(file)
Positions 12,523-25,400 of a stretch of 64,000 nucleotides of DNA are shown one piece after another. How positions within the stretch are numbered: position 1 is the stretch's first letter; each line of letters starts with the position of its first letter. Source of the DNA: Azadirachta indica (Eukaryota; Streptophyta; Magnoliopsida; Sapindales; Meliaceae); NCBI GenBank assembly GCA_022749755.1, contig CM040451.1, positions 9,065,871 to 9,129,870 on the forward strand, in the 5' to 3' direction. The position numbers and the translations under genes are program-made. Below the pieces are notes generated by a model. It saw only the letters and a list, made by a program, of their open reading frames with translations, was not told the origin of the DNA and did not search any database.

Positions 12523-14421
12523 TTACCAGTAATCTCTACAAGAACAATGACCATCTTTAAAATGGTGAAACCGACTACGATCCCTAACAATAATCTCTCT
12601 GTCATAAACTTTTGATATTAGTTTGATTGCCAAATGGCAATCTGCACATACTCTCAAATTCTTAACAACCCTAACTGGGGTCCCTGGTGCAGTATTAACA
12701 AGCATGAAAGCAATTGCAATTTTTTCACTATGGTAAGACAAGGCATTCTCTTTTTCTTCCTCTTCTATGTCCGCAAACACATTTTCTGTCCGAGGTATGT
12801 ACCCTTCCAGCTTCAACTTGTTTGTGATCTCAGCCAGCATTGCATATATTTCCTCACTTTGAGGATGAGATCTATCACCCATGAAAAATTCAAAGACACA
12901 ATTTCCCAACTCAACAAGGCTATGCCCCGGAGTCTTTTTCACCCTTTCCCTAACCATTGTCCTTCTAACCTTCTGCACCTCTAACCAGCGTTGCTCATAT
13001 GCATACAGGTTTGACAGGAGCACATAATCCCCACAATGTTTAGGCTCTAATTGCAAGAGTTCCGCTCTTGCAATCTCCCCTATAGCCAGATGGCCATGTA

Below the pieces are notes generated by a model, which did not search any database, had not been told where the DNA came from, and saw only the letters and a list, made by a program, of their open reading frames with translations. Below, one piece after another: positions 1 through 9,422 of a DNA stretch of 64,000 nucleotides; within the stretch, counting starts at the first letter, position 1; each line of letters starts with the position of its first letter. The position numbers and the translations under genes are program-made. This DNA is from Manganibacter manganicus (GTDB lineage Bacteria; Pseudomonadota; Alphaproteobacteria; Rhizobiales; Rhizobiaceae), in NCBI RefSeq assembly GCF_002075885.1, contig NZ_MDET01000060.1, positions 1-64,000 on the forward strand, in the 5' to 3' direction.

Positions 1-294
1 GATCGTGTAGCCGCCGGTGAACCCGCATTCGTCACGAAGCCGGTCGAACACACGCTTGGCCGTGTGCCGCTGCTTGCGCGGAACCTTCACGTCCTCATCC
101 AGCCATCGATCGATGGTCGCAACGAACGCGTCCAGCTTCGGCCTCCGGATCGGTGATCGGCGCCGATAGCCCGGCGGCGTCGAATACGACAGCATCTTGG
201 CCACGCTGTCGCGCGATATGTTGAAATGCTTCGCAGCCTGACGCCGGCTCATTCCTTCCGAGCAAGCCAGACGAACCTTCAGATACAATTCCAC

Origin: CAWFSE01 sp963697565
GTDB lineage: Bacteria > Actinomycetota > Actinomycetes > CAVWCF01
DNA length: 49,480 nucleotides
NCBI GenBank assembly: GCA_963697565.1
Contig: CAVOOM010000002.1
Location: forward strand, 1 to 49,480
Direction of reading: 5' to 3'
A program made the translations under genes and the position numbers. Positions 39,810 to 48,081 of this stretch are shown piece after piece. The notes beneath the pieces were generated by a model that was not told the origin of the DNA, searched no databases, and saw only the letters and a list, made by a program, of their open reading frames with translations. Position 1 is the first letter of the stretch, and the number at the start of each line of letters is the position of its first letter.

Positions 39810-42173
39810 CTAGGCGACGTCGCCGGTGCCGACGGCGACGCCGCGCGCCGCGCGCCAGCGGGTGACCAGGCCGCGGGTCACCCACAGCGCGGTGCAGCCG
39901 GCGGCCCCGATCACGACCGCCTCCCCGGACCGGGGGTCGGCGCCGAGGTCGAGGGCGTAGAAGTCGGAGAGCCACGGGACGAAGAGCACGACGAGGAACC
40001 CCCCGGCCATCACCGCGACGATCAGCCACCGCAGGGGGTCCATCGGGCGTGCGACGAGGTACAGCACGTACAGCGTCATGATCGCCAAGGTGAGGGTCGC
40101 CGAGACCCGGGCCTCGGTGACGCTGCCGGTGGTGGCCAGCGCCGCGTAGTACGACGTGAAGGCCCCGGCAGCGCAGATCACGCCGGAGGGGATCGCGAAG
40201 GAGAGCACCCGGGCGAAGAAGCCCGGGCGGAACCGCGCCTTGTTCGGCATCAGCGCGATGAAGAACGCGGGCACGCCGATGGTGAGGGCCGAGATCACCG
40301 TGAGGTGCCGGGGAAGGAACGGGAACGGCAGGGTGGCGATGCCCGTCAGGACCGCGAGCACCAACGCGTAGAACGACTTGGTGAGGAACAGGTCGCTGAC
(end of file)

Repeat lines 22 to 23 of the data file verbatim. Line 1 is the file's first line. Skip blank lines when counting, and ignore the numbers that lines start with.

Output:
Positions 39810-42173
39810 CTAGGCGACGTCGCCGGTGCCGACGGCGACGCCGCGCGCCGCGCGCCAGCGGGTGACCAGGCCGCGGGTCACCCACAGCGCGGTGCAGCCG